This guide commences with a collection of general principles which is where the above matters are considered. This section broadens the ambit of the work to include, among many others, matters such as the use of quotations, ellipses, punctuation, foreign words and phrases and the use of gender inclusive language. This section is a most useful general guide to formal scholarly writing.

There is, nonetheless, certainly room for improvement in the Melbourne work. Removing the title from every header would make the work easier to use. Equally, the wording of the example which leads off many sections should be in bold type - the use of initial examples is an excellent idea but the current typeface means they do not stand out as they should. The suggested table of heading fonts and layout within an article at para 1.8.2 is less clear than I would have liked - the use of bold type and a sans serif font such as Arial would greatly assist readability. A table showing a simple hierarchy of US courts would be most helpful for Australian users. Curiously, readers are told how to cite e-mail messages but not conventional letters, and, finally, the editors may like to revisit their decision to remove the publisher from the citation format for books. While this choice is understandable in the quest for simplicity, it may be one step too far. The deletion of the place of publication is appropriate in the modern age of electronic databases. However, knowing the publisher can at times make it easier to track down an obscure work, particularly an older work, and knowing the publisher, as Fong points out, ‘may indicate to the reader the possible quality of the publication’.[11] I, for one, miss it. In short, it is useful information which the writer has to hand and should probably be included.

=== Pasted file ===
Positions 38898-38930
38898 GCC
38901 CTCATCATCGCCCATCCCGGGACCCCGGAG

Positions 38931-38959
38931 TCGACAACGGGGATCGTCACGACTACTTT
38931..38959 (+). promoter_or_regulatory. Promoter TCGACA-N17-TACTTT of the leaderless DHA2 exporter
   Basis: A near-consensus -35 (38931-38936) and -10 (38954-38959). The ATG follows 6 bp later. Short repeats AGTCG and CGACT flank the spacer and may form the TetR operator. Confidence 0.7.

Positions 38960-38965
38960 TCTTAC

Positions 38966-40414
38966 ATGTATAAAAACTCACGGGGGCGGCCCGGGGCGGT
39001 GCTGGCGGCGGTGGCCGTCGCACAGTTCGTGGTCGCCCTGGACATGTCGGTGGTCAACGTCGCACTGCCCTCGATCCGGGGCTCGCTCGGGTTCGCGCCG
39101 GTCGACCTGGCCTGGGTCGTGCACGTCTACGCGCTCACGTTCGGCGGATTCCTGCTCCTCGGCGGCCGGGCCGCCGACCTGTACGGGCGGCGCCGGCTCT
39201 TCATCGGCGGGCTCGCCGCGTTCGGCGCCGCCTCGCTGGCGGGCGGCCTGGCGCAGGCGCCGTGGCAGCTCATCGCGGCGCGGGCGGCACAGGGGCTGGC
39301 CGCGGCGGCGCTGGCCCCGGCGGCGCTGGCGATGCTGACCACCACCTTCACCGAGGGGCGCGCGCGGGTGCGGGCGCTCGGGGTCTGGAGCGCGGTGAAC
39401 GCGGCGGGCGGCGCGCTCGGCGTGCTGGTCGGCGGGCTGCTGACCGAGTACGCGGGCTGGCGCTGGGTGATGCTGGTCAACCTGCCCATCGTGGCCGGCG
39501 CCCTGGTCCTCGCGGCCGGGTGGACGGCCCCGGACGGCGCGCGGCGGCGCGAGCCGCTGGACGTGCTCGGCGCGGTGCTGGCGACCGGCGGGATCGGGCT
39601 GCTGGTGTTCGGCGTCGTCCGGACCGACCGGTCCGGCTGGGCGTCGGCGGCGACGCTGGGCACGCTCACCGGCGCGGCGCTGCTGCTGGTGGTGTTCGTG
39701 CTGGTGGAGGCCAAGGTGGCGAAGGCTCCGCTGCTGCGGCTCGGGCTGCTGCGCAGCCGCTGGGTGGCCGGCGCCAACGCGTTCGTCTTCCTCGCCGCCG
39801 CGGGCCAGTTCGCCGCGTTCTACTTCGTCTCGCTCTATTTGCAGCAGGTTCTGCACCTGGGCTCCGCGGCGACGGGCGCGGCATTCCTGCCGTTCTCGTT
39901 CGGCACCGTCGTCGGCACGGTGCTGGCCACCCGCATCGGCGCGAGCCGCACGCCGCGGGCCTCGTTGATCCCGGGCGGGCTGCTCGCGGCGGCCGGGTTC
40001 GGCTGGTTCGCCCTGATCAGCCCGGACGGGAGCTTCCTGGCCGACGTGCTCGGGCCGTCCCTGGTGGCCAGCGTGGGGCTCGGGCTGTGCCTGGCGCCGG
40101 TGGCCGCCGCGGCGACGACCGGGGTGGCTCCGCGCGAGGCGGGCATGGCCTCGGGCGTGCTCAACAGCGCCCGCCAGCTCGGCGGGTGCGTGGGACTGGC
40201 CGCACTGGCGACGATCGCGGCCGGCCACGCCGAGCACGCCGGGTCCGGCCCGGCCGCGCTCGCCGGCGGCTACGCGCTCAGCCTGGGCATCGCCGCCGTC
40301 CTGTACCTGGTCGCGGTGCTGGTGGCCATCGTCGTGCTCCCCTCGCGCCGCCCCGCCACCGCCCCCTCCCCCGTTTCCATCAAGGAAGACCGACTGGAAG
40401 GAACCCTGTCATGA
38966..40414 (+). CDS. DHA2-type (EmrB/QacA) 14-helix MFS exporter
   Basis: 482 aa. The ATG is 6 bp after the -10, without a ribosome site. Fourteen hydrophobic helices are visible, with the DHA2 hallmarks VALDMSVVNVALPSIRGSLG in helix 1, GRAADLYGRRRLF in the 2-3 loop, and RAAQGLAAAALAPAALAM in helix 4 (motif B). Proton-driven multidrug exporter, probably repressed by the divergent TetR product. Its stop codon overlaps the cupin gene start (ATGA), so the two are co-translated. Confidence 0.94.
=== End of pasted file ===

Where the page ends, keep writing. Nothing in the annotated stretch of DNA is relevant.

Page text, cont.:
Finally, there is the matter of the colour of the book’s cover. First I must declare my sensitivity on this issue as my recent book is bound in dusty pink and brilliant purple.[12] Moral: never say to your co-authors, ‘whatever colour looks good to you’. Nonetheless, the Melbourne guide is bound in a uniform blue much like ‘The Bluebook’, the standard US citation guide. A pleasant blue, a pleasing blue, to be sure; but it smacks of being a borrowed blue and was that necessary? Blue features prominently in the Melbourne University colours but nonetheless the U.S. link sets my cultural cringe meter a buzzing. The ‘Green Book’ or the ‘Gold Book’ would be far more appropriate a moniker for the Australian Guide to Legal Citation.

More gallingly, the Melbourne University Law Review has borrowed the colour but not the genius of the US publication. The Bluebook[13] is a co-operative venture between the editors of the Columbia Law Review, the Harvard Law Review, the University of Pennsylvania Law Review and The Yale Law Journal. Its very co-operative nature gave it a huge head start in the race to become the US standard against the production of a single law school, such as the University of Chicago’s, Manual of legal citation[14] - a race The Bluebook has essentially won in the US. It is a great pity that the University of Melbourne Law Review Association did not club together with its counterparts in another few leading Australian law schools and thus confer on the end product of their efforts an immediate legitimacy and breadth of use which would have gone a long way to making this guide the Australian standard. Still, it is still not too late. Perhaps the most important step now open to the editors of the Melbourne University Law Review is to approach some of the other leading journals with a view to making the second edition of the guide a cooperative venture. A citation guide really only fulfils its promise when it becomes the national standard - the Australian Guide to Legal Citation deserves to do so.